What is Uncured Bacon?

by iupilon

Thinking of cooking uncured bacon? What is dry-cured bacon anyway? And where to buy uncured bacon? Uncured bacon is available in supermarkets, farmer’s markets, and online. And while people are becoming more and more interested in the idea of shifting to uncured bacon, perhaps it’s time that we took a closer look at how these kinds of bacon differ from each other so that you can make a solid choice on market day.  

Cured vs. Uncured Bacon

Bacon is probably one of the most recognizable meat products in the West, and it is omnipresent in restaurants and diners around the United States. Bacon’s sizzling, fatty goodness is what keeps people coming back for more, and the classic American breakfast isn’t complete with white bread, eggs, and bacon. Bacon manufacturers are always thinking of ways to entice more consumers to buy more bacon, and it’s no small wonder that people are also thinking of shifting to healthier alternatives because of some of the downsides of eating bacon regularly.

Conventionally prepared bacon tends to be high in sodium, saturated fats, and total fat content. In short, if you are consuming a lot of bacon daily, you are going to be getting a lot of calories from fat. This makes bacon perfect for keto diets and other diets that rely on fats and protein. But for the most part, it’s not going to be viewed as healthy by folks who emphasize the consumption of lean meats and vegetables.  

What’s the difference between cured or uncured bacon?

Bacon is cured, so manufacturers pack them with salt, sugar, and flavorings. Curing bacon ensures that the meat is preserved, and some manufacturers also smoke their bacon to give the meat the characteristic flavors that people love in smoked bacon. What differentiates conventionally prepared bacon from uncured bacon are the ingredients used in the preparation of the pork.

Conventionally cured pork makes use of salt and nitrates, while uncured bacon is made with (of all things), celery because it contains natural nitrates before salt is added. Manufacturers of uncured bacon can also use additional flavorings to make the bacon taste great. Manufacturers are not required to indicate that their bacon is uncured, and it should be noted that uncured bacon may also contain nitrates from natural sources.

Which is better, cured or uncured bacon?

If we take a closer look at how nitrates work in the body, it would appear that getting nitrates from bacon over a longer time would predispose people to cancer, because inside the body, nitrates can eventually be transformed to a carcinogen known as nitrosamines.

What’s interesting in this situation is that nitrates are also present in other kinds of food (naturally), even in vegetables. Still, the risk of developing cancer because you are constantly eating vegetables with some nitrates content remains low. It appears that the risk of suffering from carcinogens is low mainly because vegetables and fruits contain vitamin C and other essential nutrients, and the presence of these nutrients seems to prevent naturally occurring nitrates from being converted into carcinogenic compounds once they are consumed.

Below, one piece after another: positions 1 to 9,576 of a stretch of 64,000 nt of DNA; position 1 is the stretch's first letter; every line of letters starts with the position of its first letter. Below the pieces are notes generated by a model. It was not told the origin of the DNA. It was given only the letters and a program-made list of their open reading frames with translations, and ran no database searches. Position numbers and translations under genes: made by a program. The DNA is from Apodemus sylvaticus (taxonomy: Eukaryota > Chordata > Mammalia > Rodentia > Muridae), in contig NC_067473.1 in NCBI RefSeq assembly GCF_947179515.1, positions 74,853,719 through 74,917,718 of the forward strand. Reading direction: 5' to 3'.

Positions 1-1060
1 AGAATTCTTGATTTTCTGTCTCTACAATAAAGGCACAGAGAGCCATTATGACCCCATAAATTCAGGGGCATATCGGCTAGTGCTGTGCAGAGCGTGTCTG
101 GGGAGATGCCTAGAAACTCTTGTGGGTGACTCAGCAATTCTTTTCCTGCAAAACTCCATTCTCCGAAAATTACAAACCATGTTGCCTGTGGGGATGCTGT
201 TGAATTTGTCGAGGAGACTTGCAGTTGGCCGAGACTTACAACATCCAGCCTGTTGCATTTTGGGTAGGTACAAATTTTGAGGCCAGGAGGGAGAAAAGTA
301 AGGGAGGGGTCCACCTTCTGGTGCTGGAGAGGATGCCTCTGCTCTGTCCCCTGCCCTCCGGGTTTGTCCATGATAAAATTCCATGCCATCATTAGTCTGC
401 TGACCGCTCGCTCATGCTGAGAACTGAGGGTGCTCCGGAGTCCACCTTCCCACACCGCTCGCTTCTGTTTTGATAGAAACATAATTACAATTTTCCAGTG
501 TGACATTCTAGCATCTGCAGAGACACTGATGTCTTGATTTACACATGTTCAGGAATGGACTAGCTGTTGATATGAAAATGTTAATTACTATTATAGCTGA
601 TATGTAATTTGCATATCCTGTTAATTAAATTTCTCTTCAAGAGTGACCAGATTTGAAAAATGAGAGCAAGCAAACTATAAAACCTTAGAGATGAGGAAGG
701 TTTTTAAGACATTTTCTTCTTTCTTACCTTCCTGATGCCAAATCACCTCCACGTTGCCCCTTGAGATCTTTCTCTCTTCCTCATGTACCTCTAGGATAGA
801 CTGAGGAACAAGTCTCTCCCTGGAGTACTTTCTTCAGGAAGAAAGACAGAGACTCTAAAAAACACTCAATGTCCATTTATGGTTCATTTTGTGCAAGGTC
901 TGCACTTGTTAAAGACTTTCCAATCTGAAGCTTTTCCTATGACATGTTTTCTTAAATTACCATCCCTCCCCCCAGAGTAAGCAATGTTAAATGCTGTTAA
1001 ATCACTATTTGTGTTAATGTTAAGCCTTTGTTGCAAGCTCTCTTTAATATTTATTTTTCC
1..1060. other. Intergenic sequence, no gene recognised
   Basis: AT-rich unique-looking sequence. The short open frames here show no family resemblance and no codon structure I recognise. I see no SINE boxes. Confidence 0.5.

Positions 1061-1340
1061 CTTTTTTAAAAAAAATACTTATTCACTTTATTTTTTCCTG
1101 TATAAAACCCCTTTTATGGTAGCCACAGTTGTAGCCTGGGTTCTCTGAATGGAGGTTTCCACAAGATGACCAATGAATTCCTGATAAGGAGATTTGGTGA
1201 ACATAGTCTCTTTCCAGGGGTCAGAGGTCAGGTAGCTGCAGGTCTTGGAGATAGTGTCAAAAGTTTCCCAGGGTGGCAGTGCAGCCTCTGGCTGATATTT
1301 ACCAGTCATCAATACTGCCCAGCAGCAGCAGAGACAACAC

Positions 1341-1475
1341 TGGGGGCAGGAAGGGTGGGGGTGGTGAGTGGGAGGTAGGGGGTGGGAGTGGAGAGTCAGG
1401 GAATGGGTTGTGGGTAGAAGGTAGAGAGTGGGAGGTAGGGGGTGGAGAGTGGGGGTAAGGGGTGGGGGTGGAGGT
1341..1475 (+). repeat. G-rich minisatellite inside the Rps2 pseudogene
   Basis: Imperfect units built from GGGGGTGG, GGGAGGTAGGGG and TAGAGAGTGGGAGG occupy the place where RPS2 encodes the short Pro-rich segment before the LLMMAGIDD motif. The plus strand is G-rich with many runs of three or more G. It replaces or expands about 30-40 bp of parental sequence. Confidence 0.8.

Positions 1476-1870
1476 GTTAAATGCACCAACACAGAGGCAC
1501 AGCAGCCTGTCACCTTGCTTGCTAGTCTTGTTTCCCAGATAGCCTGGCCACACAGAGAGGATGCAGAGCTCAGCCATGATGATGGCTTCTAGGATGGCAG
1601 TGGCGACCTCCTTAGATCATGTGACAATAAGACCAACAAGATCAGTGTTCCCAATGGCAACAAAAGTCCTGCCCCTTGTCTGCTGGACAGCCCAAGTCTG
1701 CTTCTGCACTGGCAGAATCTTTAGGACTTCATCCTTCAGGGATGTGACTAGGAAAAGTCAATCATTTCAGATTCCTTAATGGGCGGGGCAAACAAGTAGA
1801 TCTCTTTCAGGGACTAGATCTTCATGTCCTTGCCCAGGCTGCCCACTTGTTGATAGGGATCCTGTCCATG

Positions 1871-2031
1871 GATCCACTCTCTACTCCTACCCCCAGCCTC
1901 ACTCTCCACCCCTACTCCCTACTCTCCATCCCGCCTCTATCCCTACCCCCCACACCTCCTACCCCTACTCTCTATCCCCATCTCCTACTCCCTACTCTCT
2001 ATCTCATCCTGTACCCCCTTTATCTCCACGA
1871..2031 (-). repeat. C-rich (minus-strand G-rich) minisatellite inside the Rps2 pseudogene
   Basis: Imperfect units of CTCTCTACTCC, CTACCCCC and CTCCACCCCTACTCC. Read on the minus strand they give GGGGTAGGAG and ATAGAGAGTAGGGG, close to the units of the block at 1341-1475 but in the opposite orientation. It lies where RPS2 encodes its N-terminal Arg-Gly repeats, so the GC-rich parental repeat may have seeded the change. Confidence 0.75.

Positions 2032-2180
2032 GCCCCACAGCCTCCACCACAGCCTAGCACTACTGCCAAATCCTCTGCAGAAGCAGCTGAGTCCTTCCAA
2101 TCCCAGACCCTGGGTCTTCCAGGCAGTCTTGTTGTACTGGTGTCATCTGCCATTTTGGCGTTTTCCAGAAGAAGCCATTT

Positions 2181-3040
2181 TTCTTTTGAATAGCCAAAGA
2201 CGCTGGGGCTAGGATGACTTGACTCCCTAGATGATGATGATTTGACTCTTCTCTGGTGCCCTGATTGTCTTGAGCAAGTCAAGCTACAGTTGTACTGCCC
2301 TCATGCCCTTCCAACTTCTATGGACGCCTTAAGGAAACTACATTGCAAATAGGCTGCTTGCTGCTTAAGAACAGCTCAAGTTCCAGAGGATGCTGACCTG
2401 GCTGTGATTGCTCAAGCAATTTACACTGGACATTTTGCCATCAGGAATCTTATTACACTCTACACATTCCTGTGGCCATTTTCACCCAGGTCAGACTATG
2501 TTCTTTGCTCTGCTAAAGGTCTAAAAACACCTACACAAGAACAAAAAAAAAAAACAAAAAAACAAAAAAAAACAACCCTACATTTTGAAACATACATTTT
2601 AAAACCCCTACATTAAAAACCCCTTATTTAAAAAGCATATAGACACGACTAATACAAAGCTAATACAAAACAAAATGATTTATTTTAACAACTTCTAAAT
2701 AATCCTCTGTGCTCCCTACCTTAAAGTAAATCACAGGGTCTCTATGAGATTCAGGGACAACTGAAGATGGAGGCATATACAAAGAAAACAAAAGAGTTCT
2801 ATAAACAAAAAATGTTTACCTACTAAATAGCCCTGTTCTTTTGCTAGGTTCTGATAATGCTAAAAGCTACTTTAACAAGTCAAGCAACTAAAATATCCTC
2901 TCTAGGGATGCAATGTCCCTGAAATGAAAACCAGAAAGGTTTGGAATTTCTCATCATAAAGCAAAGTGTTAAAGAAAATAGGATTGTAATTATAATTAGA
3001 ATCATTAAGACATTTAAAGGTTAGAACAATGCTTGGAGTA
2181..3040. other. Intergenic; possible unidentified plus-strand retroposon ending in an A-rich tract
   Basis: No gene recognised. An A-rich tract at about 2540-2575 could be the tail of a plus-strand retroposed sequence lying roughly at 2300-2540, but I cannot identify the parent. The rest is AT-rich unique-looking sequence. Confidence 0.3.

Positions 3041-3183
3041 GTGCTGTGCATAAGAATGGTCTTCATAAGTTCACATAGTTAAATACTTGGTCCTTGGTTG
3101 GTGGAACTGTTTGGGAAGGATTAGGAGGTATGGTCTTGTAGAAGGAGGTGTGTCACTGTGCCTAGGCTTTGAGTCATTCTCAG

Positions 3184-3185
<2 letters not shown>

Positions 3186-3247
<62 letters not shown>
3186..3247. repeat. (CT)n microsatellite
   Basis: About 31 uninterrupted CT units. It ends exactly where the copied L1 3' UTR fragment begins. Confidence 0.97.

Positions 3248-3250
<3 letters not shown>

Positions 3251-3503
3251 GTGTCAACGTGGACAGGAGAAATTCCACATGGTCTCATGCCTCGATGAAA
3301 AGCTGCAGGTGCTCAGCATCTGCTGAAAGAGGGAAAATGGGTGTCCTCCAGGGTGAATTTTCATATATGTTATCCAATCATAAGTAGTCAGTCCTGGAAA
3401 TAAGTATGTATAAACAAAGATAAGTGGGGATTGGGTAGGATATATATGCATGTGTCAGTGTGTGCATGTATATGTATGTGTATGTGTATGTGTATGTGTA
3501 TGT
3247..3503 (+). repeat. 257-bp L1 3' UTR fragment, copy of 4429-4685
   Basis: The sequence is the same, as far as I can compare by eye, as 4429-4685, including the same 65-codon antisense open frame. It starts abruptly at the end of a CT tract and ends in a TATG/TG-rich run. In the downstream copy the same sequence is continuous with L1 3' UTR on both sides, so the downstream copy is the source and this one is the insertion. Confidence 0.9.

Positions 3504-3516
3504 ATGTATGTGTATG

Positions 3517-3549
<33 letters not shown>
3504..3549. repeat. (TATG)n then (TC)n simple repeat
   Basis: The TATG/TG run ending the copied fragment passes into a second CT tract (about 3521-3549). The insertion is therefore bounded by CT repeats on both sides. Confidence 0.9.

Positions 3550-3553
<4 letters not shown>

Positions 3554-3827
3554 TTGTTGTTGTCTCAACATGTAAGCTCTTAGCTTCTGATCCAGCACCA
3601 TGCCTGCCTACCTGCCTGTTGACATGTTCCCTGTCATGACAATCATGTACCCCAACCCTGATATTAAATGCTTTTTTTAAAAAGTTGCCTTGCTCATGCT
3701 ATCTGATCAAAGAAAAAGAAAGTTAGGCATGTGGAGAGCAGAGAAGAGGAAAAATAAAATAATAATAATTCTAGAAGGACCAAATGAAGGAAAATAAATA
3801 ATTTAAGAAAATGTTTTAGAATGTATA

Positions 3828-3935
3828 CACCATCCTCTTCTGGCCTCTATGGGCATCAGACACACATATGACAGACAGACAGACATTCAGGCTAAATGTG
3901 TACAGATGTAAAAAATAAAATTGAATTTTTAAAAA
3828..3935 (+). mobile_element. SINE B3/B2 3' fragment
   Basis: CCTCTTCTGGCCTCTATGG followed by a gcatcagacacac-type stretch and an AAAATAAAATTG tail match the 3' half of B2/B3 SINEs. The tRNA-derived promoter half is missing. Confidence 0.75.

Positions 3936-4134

According to the World Health Organization, the risk of developing colorectal cancer increases with the consumption of processed meats, including bacon. This is probably the reason why there has been a jump in the interest and purchase of uncured bacon in recent years because people are already avoiding the artificial nitrates used in conventionally prepared bacon products.

Quality-wise, uncured bacon tastes closer to the “real thing,” which is pork belly, because the curing process is less invasive, and the ingredients are more natural. So when you purchase uncured bacon, don’t expect it to taste like regular bacon. Uncured bacon also tends to be saltier because it has to be processed longer.

The meat sits in the brine solution for a longer period, and this means the meat absorbs more sodium. Take note, however, that this shouldn’t discourage you from trying uncured bacon because the brining step is just one of many steps that eventually produce what we know as the bacon itself. Uncured bacon may eventually be smoked, or other flavorings may be added eventually to improve the flavors of the meat.

Is uncured bacon healthier than regular bacon?

As of this writing, it is not clear if the naturally occurring nitrates in celery are any better from the nitrates that are used in regular bacon. Both kinds of bacon are still high in fat and sodium, so both types of bacon are not ideal for people who condition like salt-sensitive hypertension.

Too much sodium has a generally negative effect on the body, and it affects not just the heart, but also the kidneys. Sodium can increase your blood pressure, and chronic high blood pressure can damage many organs, including the kidneys. Many chronic kidney conditions can arise from unmediated cholesterol and high blood pressure.

Saturated fats are problematic for anyone who wants to maintain their heart health because saturated fats are solid at room temperature, and they also encourage the increase in LDL or low-density lipoproteins. LDL is considered bad cholesterol, and having too much of it in your system can eventually lead to fatal blockages in your blood vessels. Blood vessel blockages can cause traveling clots, stroke, and even heart attacks.

If you are trying to cut down on your risk for heart disease, it might be a good idea to cut down on meat that is generally high in sodium and saturated fats. If you are going to consume bacon, the idea here is to make sure that your portions are not too much, and you can practice effective portion control whenever you are eating not just bacon, but any other kind of meat.

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